Richard Wrangham a professor of biological anthropology at Harvard and the author of “Catching
Fire: How Cooking Made Us Human” was interviewed on NPR. He worked with Jane Goodall, and is director of the Kibale Chimpanzee Project in Uganda. According to Wrangham, great apes prefer cooked food to raw food or they have no preference. They prefer cooked meat to the raw meat that they occasionally form hunting parties to obtain, but are hampered by not controlling fire. Great apes, when given a choice, never prefer raw food to cooked food. Chimps will go into areas of wildfires and eat foods that they would never eat raw. Meat (at least wild meat) is tough when raw, but is much more easily assimilated when cooked.
Cooked food increases the proportion of nutrients that you actually digest. This was not widely appreciated for many years because scientists sampled the food going into the mouth then compared it to fecal output. But fecal digestibility does not really look at assimilation. We can only assimilate proteins in the small intestine, not the large intestine.
I know, we all want to blame it on studies of bad diets-maybe it included Ornish, or Atkins, or the Standard American Diet or fads, which could muddy the data. That could be a problem with a mega analysis but this study seems well done. No one wants to believe that permanent weight loss isn’t possible (unless you didn’t have that much to lose to begin with). The researchers think that unless you are in the 1-2% who can change your life enough to keep weight off, dieting (as opposed to healthy eating) will only make your weight problem worse. And it isn’t just psychological feelings of deprivation.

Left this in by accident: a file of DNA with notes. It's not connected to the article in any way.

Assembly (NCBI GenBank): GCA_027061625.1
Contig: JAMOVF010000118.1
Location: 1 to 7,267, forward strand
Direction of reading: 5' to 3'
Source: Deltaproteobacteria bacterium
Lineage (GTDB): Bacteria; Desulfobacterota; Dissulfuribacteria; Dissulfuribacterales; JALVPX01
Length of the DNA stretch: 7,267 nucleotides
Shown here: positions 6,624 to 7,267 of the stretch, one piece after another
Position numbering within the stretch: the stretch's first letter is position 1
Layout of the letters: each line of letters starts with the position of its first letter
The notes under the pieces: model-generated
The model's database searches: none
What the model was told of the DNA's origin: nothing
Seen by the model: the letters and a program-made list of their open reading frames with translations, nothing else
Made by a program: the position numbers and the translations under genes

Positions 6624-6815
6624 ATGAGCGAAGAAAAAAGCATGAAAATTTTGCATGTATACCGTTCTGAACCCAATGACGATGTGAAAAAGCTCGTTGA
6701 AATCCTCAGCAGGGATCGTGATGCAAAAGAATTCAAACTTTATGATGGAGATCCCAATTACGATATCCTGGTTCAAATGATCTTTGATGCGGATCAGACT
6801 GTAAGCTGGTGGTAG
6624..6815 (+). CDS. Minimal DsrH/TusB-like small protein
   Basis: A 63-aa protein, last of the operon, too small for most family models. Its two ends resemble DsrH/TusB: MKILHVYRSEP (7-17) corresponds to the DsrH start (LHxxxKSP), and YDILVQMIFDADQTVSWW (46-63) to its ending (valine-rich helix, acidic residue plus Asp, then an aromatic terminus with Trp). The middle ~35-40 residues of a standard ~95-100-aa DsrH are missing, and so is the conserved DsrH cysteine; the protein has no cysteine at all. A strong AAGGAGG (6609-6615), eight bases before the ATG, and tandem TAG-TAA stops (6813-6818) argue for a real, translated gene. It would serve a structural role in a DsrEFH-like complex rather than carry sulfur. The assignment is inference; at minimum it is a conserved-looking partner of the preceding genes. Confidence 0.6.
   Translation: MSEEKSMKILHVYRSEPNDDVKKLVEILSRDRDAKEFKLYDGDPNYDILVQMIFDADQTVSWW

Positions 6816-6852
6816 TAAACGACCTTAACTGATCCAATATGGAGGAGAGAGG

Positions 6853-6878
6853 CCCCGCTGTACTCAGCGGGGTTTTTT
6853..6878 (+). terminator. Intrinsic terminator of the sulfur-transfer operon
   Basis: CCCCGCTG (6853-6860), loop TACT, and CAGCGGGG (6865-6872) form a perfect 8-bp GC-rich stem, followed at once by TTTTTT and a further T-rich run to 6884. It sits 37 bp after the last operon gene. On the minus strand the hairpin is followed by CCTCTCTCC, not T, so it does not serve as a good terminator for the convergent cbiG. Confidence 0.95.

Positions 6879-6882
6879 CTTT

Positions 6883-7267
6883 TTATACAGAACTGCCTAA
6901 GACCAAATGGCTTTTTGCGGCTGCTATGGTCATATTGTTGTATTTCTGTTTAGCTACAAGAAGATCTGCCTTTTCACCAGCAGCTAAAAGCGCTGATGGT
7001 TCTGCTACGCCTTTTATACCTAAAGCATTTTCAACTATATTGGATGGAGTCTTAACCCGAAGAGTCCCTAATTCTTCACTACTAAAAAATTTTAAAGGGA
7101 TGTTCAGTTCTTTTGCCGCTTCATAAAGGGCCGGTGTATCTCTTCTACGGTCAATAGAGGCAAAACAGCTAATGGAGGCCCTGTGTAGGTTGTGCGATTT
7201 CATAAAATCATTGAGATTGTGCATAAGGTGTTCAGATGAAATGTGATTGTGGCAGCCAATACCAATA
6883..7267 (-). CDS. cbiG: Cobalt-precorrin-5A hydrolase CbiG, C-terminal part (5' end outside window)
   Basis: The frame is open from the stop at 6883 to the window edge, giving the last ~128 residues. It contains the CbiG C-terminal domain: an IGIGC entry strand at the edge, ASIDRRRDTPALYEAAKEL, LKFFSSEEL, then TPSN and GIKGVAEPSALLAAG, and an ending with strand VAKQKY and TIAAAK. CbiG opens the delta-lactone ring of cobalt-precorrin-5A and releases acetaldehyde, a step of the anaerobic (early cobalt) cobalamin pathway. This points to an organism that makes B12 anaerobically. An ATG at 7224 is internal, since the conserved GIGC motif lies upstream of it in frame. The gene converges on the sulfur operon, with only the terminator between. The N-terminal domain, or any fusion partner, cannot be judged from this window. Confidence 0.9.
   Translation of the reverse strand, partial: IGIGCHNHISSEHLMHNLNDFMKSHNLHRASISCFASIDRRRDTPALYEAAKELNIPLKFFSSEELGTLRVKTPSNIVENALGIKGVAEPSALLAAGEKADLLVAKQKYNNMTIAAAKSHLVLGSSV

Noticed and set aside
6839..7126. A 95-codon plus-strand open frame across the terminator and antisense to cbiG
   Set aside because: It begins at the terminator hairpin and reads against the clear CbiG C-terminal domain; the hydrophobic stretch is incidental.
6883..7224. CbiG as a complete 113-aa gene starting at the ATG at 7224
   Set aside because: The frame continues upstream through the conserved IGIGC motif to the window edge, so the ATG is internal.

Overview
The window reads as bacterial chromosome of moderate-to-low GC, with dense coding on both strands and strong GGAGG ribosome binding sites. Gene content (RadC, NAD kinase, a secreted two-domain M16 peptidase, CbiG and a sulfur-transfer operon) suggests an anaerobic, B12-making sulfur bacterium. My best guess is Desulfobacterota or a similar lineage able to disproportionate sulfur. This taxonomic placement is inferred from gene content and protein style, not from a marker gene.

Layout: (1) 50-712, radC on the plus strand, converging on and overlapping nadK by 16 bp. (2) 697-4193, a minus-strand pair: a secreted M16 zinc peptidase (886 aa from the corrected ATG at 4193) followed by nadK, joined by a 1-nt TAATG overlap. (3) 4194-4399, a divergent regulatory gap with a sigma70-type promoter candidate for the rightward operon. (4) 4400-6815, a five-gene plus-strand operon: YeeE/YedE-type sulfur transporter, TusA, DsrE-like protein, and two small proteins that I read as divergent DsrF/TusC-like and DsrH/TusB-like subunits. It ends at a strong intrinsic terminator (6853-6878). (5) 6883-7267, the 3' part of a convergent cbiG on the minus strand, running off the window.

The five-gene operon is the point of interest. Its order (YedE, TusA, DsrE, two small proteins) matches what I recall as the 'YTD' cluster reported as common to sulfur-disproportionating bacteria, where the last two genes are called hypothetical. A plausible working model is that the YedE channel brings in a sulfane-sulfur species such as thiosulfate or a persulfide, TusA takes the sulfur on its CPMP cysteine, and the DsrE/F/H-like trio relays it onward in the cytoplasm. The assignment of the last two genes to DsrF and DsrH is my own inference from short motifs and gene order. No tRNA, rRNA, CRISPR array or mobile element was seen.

Dieting Does Not Work, Researchers Report
ScienceDaily (2007-04-05) — Dieting does not work, report researchers who analyzed 31 long-term studies on dieting. “You can initially lose five to 10 percent of your weight on any number of diets, but then the weight comes back,” said Traci Mann, UCLA associate professor of psychology and lead author of the study. “We found that the majority of people regained all the weight, plus more. Sustained weight loss was found only in a small minority of participants, while complete weight regain was found in the majority. Diets do not lead to sustained weight loss or health benefits for the majority of people”